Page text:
2. Be mindful of their personalities. Some pets prefer to be surrounded by as many people as possible, while others would rather flee to a corner or under a bed as soon as the doorbell rings. If you’re hosting Thanksgiving dinner this year, make sure your cat or dog is where he or she wants to be.
  3. Plan for travel. If you’re traveling for the holiday and will be away from your pet, make sure he or she is well taken care of. If you can, have someone come over to care for your cat, rather than simply leaving a huge bowl of dry food for him or her to gobble up. This can help manage their weight and stress.

Lastly, we do love our pets like family, but that doesn’t mean they should partake in the family Thanksgiving meal. Avoid the desire to give them table scraps, and instead, give them a cat or dog treat or additional scratches. They’re sure to feel special either way.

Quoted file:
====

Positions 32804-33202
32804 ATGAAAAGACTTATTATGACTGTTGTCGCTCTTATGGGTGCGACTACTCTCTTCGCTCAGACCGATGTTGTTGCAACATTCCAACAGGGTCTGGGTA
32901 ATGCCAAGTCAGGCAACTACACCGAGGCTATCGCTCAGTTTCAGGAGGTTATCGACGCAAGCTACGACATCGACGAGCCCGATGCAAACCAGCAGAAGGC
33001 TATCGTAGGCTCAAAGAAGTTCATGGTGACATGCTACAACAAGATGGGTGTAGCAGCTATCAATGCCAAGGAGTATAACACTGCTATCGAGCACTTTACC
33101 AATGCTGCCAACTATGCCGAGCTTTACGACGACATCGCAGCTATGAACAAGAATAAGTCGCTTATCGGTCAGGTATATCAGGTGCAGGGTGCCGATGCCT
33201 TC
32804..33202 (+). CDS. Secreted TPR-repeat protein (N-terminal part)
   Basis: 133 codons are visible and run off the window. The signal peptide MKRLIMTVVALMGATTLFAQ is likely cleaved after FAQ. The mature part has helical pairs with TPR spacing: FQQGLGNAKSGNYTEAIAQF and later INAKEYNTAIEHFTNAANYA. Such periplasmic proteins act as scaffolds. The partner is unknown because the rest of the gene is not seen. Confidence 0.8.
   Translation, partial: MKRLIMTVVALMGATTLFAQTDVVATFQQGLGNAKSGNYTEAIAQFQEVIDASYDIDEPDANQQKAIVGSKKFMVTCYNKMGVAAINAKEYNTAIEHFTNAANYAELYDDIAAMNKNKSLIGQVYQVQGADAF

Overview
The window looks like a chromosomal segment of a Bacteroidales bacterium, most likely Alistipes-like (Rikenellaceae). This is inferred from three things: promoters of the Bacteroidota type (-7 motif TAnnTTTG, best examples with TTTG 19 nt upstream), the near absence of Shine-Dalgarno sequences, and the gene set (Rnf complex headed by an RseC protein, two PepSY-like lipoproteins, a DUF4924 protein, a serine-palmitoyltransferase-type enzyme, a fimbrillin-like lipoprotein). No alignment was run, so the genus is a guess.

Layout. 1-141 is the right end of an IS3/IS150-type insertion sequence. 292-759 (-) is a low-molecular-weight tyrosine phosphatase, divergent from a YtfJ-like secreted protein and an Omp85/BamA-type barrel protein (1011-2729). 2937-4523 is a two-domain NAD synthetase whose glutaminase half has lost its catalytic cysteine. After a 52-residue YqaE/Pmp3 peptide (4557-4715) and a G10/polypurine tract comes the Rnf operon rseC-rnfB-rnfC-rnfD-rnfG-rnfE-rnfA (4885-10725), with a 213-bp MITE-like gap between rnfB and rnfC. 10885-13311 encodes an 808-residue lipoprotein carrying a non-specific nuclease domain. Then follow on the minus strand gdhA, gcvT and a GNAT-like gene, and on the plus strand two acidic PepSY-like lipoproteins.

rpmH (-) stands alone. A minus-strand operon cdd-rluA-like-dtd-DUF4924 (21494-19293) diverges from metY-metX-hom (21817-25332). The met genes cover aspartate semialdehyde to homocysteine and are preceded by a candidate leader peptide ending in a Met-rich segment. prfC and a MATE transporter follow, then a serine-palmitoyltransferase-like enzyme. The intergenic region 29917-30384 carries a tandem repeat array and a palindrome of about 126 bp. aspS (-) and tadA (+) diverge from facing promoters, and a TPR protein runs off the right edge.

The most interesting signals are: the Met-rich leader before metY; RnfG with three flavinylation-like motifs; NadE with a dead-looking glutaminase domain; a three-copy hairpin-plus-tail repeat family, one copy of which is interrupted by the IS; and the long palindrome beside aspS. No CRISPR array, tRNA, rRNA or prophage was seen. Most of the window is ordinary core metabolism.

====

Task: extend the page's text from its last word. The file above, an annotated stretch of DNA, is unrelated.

On behalf of the Pet Vet Animal Hospitals team, Happy Thanksgiving!

Pet Diabetes: What You Need to Know

By | Pet Care | No Comments

With this month observed for pet diabetes awareness, your friends at Pet Vet Animal Hospitals want to help educate you on this growing disease in cats and dogs. Here are five key points to know about pet diabetes:

  1. Like diabetes in humans, pet diabetes is caused when there’s too much glucose (or sugar) in our dog’s or cat’s bloodstream.
  2. Also, like diabetes in humans, there are two types in our pets: type 1 diabetes and type 2 diabetes. The majority of dogs with diabetes have type 1, while most cats have type 2 diabetes.
  3. There is no known cause for type 1 diabetes, though it’s widely believed to be related to genetics. However, type 2 diabetes is a result of pet obesity and may be a combination of excessive weight and other factors.
  4. Your best line of defense in preventing pet diabetes is to keep your cat or dog at a healthy weight. This means feeding them the right foods in appropriate amounts and helping them get exercise.
  5. Symptoms of pet diabetes include an increase in water consumption; an increase in food with no weight gain; and increased urination.